In different sources, variety of titles and attributes are mentioned for him, such as: Amir al-Mu'minin (the Commander of the Faithful), Ya'sub al-Din wa l-Muslimin, Haydar, al-Murtada, Qasim al-Nar wa l-Janna, Sahib al-Liwa', al-Siddiq al-Akbar, al-Faruq, Mubir al-Shirk wa l-Mushrikin, Qatil al-Nakithin wa al-Qasitin wa al-Mariqin, Mawla al-Mu'minin, Shabih Harun, Nafs al-Rasul, Akh al-Rasul, Zawj al-Batul, Sayf Allah al-Maslul, Amir al-Barara, Qatil al-Fajara, Dhu l-Qarnayn, al-Hadi, Sayyid al-'Arab, Kashshaf al-Kurab, al-Da'i, al-Shahid, Bab al-Madina, al-Wali, al-Wasi, Qadi Din Rasul Allah, Munjiz Wa'dih, al-Naba' al-'Azim, al-Siraṭ al-Mustaqim, and al-Anza' al-Batin.
"Amir al-Mu'minin" (the Commander of the Faithful) is a title which is, according to Shiite belief, exclusively reserved for Imam Ali (a). Based on narrations, Shiites believe that this title was used for Imam Ali (a) in the time of the Prophet (s) and is exclusive to him. They believe that this title is not only inappropriate to use for other caliphs, it should also not be used for other Imams (a).
It is reported in different sources that he was a little smaller than average height, and had wide black eyes, long and joined together eyebrows, a beautiful light brown face and full beard. His shoulders were wide. Regrading Ali's (a) physical strength, it is reported that all those who fought him were defeated by him. Ibn Abi l-Hadid says, "'Ali's (a) physical prowess was well-known. He was the one who lifted the gate of Khaybar, even when a whole group of the troops could not take it back to its place. He was the one who threw down the idol of Hubal (which was a large idol), from the top of the Ka'ba to the ground. He was also the one who lifted up a huge rock with his hands, while a spring gushed forth beneath it."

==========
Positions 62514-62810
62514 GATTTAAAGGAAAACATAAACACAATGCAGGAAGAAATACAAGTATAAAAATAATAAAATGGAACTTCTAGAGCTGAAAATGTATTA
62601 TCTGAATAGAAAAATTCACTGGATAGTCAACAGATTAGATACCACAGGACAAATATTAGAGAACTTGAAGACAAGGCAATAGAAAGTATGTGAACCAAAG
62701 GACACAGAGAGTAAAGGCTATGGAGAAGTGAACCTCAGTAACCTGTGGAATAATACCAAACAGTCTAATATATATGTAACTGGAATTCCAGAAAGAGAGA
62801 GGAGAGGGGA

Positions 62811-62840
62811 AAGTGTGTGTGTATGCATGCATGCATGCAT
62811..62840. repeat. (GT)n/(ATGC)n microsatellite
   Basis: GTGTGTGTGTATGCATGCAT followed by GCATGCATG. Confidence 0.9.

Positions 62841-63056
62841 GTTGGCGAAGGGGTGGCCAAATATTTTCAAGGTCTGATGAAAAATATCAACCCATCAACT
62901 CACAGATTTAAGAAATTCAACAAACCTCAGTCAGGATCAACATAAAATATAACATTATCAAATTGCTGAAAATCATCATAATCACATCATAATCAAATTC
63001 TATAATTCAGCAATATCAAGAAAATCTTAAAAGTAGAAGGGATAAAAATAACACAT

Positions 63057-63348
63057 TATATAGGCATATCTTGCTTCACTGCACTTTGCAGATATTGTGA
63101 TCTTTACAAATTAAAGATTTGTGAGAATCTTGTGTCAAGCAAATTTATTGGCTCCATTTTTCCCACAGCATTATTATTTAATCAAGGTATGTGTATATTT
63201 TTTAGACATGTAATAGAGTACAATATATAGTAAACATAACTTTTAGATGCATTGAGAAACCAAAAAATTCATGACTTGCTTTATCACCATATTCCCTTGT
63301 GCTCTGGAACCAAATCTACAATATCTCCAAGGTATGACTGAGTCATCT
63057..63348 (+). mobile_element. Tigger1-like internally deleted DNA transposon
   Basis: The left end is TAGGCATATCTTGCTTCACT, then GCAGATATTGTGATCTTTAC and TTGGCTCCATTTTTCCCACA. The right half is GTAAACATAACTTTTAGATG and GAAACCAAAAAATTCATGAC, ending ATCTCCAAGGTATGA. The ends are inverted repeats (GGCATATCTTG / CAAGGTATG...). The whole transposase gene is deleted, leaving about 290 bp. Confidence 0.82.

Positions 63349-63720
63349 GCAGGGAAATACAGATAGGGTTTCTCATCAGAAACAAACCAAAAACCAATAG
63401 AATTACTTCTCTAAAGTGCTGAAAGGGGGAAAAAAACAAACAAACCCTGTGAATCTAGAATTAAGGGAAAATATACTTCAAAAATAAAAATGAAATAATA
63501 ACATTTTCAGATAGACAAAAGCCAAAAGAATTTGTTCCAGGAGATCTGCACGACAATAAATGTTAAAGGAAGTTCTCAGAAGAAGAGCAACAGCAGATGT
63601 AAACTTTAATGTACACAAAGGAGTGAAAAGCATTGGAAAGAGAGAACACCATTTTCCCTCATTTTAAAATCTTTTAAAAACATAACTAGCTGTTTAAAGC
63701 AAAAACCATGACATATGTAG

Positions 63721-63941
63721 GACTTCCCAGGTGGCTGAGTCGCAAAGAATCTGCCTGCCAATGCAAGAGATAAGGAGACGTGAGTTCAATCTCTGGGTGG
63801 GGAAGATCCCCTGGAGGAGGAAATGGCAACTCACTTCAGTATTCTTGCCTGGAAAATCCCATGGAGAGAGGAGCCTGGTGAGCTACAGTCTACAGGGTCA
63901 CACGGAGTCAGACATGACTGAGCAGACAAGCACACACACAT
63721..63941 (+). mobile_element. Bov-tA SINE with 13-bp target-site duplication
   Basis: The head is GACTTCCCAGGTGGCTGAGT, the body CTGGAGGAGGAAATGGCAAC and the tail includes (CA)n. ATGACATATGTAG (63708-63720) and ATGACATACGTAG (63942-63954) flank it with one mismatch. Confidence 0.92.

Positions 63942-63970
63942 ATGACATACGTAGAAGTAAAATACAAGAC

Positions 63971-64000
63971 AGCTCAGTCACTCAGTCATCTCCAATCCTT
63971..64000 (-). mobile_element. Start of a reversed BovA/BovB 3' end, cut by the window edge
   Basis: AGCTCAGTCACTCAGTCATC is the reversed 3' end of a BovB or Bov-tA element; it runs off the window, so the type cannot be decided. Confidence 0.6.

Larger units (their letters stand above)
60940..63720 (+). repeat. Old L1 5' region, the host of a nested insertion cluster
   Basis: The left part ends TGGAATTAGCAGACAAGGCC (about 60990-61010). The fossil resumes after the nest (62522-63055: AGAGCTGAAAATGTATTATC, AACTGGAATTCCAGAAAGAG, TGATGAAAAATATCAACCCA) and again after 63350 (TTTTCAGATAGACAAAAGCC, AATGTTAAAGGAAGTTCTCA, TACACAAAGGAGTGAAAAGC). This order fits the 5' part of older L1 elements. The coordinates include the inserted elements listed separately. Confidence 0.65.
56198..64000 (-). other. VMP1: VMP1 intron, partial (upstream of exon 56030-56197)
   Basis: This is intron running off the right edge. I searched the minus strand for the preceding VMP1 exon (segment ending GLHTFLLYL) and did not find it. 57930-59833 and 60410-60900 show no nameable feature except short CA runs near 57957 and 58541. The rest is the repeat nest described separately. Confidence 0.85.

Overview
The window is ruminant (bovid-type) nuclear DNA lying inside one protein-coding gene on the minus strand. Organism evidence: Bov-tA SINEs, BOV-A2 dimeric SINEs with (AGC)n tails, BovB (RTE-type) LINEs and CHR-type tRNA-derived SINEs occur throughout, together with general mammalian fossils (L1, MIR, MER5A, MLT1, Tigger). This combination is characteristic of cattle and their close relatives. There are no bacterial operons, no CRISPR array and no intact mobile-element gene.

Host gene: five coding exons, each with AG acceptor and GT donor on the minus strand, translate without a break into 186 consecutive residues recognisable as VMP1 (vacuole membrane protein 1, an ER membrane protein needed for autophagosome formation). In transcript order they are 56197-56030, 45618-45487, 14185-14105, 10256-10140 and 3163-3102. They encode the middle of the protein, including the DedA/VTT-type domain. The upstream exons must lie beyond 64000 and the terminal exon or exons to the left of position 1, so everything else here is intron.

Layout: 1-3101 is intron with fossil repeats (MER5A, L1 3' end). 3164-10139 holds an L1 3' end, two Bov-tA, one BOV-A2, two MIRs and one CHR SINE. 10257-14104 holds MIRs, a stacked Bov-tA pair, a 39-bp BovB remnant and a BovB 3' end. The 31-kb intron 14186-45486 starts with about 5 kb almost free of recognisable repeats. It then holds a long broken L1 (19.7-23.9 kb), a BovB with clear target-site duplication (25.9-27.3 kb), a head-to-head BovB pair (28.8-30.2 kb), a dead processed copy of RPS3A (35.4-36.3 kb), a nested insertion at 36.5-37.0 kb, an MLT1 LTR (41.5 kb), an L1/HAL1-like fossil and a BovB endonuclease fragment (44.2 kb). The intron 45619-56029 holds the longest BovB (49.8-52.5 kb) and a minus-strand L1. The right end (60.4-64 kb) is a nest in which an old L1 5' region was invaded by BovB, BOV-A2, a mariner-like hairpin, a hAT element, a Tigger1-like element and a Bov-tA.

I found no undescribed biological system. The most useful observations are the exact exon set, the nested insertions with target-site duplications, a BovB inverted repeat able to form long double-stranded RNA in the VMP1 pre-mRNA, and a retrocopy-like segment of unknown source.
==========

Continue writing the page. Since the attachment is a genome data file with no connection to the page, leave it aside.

Imam 'Ali (a) was born inside the Ka'ba in Mecca on Friday, Rajab 13, in the thirtieth year after the year of the elephant (23 BH/September 28, 600 CE). His birth inside the Ka'ba is widely accepted (Mutawatir) by many Shi'a scholars (including al-Shaykh al-Saduq, al-Sayyid al-Radi, al-Shaykh al-Mufid, Qutb al-Rawandi, and Ibn Shahrashub) and many Sunni scholars (including al-Hakim al-Nishaburi, al-Hafiz al-Ganji al-Shafi'i, Ibn al-Jawzi al-Hanafi, Ibn Sabbagh al-Maliki, al-Halabi, and al-Mas'udi.)